11. The differing airboxes are certainly a little puzzling!! I notice the 1979 175F airbox doesnt even include your No23 "suction pipe"........... And then when you look at my '79 175MX it has this convoluted arrangement, which I assume is only to reduce induction noise (which cant be heard over everything else anyway) and to make the air as dizzy as possible before it reaches the filter!!......... When you look at the cover which goes over that then no wonder that little rectangular entry is such a restriction!..... (I think the additional round hole is not standard and was drilled by a PO?) I'd be inclined to remove the whole lot but as Im striving to keep the bike as original as possible, and also that its performing and riding so well now, I think I'll leave it all as it is and just enjoy what I have :D V.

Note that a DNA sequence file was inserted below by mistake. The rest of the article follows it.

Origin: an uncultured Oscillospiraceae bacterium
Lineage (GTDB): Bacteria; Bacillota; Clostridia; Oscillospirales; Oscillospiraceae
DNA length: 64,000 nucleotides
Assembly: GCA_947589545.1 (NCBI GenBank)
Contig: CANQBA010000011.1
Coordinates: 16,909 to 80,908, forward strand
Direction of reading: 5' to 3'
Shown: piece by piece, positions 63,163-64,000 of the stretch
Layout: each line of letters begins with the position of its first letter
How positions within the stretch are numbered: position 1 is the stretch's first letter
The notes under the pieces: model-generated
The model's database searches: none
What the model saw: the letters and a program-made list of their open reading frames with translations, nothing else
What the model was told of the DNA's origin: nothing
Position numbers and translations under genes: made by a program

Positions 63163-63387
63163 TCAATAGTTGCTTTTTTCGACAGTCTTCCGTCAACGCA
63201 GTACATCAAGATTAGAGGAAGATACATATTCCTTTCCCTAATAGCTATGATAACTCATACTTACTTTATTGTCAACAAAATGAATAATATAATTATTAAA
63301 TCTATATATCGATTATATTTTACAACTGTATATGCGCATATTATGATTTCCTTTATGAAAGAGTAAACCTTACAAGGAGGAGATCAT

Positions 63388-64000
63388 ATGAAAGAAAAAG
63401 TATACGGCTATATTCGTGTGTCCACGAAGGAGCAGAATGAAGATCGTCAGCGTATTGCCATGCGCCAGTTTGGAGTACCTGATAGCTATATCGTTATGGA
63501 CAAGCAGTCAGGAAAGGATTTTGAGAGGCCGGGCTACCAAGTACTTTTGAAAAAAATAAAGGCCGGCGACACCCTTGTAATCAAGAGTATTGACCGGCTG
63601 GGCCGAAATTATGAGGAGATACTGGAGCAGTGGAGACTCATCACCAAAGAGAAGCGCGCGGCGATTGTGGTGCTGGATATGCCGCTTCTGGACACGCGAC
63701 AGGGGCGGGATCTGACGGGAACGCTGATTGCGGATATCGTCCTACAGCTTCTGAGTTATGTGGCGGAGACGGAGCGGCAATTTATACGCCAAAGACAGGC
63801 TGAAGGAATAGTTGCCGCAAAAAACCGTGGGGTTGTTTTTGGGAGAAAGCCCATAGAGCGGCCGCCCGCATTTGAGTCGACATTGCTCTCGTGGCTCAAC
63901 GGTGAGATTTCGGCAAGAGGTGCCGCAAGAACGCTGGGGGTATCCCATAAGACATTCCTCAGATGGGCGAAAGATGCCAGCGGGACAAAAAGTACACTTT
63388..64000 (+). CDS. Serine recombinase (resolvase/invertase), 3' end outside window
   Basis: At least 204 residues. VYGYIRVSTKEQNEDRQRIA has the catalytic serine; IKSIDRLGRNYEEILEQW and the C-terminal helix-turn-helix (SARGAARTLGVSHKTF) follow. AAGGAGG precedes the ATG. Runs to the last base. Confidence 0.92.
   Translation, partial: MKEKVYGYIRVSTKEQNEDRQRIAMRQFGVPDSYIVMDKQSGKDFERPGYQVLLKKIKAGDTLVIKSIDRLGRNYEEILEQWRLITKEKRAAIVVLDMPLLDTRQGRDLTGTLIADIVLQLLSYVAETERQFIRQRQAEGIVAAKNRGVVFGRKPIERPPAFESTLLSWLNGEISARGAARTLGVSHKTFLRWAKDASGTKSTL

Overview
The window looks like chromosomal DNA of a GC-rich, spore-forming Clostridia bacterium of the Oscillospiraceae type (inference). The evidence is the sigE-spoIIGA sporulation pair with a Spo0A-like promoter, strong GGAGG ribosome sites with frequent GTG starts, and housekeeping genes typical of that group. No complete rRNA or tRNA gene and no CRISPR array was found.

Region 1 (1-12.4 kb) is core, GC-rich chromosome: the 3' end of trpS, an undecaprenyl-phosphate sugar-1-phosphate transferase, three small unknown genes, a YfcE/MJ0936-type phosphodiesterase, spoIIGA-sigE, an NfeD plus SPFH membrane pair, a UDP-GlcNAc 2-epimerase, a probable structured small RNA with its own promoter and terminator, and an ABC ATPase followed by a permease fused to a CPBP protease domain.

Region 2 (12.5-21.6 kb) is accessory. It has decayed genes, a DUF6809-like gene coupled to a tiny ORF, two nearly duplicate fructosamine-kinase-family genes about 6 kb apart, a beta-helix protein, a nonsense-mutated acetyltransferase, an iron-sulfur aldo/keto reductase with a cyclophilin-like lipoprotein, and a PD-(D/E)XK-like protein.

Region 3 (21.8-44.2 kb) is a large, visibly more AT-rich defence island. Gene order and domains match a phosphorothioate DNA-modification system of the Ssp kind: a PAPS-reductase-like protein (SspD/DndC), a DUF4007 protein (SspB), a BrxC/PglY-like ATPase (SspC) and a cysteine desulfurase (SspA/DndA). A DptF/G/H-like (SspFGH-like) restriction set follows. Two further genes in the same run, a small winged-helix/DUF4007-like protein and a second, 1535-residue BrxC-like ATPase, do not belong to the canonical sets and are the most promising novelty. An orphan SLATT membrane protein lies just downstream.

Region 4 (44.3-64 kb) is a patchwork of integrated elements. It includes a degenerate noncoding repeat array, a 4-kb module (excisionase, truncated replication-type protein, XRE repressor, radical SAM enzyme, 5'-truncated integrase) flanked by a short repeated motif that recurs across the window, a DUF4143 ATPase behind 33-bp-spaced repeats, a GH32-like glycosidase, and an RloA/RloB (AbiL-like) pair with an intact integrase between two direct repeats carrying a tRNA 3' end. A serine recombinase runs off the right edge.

12. Your probably quite correct Cynic. Problem is when you either mod the airbox (or exhaust) as some have done, or experience problematic running as I did, then these bits of kit are invaluable as its actually showing you if you have a fueling problem and what it is, as it happening. After fiddling about with carbs, jets and needles for over a month I eventually welded the bung in the exhaust and fitted the gauge. Twenty minutes later I had the full picture of what was going on and it was all sorted! The other thing that became apparent is that with stock airbox/filter and stock jetting these bikes actually run overly rich. Fine for keeping the engine cool, but not good on performance or fuel economy! Opening up the airbox on most bikes would require upping the jetting. On mine anyway, this wasn't required. It actually brought the mixture closer to where it should be, but at the same time still running on the rich side. I agree that WOT is not the place many of us would often be on these little bikes, but they do like to be kept buzzing. As you say, 55-60mph or around 6500rpm is a comfortable limitation. You do tho need to go to WOT to determine the correct main jet size, as its only here that its fully in play. Its also good to know that if you do have to give it the bifters, your not really doing any harm. Everyones greatest fear with these little strokers must be running lean and seizing/burning as many have done. When I had my first DT back in the 70's I didnt know what a jet was, never mind where to find it! Happily rang that things neck for 1000's of miles without going near airbox or carb (or probably near the air filter either!!) but it never let me down. So your right, they're happy leaving all well alone! But if you don't!................... V.